Holland’s most celebrated birthday in times of quarantine
By PIERRE DU PASQUIER | April 29, 2020
Cover photo Kira Guehring / The Amsterdammer
King’s Day was celebrated in a new way in 2020. Photo taken in Amsterdam on April 27, 2019.
Koningsdag (translated to King’s Day) is a popular Dutch tradition filled with joyous parades in orange costumes, listening to live music, DJs, parties and strolls through flea markets that stretch through the streets and parks of Dutch cities and villages. This year marked the 53rd anniversary of the King Willem-Alexander. However, given the current circumstances and health restrictions, the beloved Koningsdag could not take place similarly to previous years. Therefore, the Royal House anointed a uniquely designed platform to bring together all Dutch people virtually. But whose day was it really; who is the current King of the Netherlands?
King Willem-Alexander was born on April 27, 1967, as the eldest son of Princess Beatrix and Prince Claus. Years later, he had two brothers: Prince Friso (1968-2013) and Prince Constantine (1969). Willem-Alexander is the direct descendant by absolute primogeniture of William I, the first king of the Netherlands, but also Grand Duke of Luxembourg. William I was the heir and descendant of the long line of the House of Orange-Nassau and was long referred to as the Stadhouder.
After his secondary education, young prince Willem-Alexander accomplished his military service in the Royal Netherlands Navy. In 1987, he began studying History at the University of Leiden and graduated by 1993. Later on, the prince obtained his military pilot’s licence and took courses at the Institute of Defence. It was 20 years later that he revealed to the Dutch newspaper De Telegraaf about his secret life as an airline pilot in Northern Europe, a passion he shared with the Prince of Wales. In fact, Willem-Alexander served as a co-pilot, but always concealed his true identity to his passengers.
When the King ascended the Dutch throne in 2013, following the abdication of his mother Queen Beatrix, nearly 25,000 people gathered on Dam Square, the centre of Amsterdam, in front of the Royal Palace. In the crowd, hats, costumes, sunglasses, inflatable plastic crowns, giant orange hands and Dutch flags; the people of Netherlands had come together to celebrate the enthronement of the ruler who announced his desire to reign in modernity.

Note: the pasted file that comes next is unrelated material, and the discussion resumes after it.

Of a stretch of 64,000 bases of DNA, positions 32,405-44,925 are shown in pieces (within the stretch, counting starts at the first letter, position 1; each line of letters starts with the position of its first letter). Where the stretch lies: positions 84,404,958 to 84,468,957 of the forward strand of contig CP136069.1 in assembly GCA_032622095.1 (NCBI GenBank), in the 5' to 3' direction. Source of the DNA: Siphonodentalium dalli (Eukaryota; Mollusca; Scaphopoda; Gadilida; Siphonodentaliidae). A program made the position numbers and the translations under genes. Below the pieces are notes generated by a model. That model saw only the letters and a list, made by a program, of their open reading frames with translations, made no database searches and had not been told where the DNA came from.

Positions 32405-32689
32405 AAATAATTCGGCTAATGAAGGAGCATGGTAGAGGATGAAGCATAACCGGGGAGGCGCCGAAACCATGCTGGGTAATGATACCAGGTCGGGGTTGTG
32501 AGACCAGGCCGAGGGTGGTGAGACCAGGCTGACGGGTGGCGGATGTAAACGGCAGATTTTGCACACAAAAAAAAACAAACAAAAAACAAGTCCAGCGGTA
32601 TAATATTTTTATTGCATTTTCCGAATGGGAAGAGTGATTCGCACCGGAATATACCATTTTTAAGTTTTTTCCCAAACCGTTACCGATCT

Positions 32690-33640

Keeping his promise of standing by the people, he released a letter during the health crisis. On March 20th, King Willem-Alexander spoke from his office in his home in Huis Ten Bosch about the COVID-19 pandemic. Being one of the earliest rulers to address the nation, he called for unity and warmly thanked the medical staff for their hard and life-saving work.
Additionally, even though the tradition required him and his wife, Queen Máxima, and their three daughters to celebrate his birthday in a new town (this year in Maastricht), the royal family announced this year’s festivities to be held virtually. During the whole day, the royals would feed their official social networks with as many photos and videos as possible. On a newly created platform, many artists and personalities could join the celebration live from their homes. In other words, King’s Day this year allowed Dutch citizens to wear orange costumes while listening to live music and DJs, to party and stroll through the lives on the various streaming channels from the comfort and safety of their homes.
Link to the streaming channels: https://festivalfans.nl/koningsdag-wordt-woningsdag-met-deze-livestreams/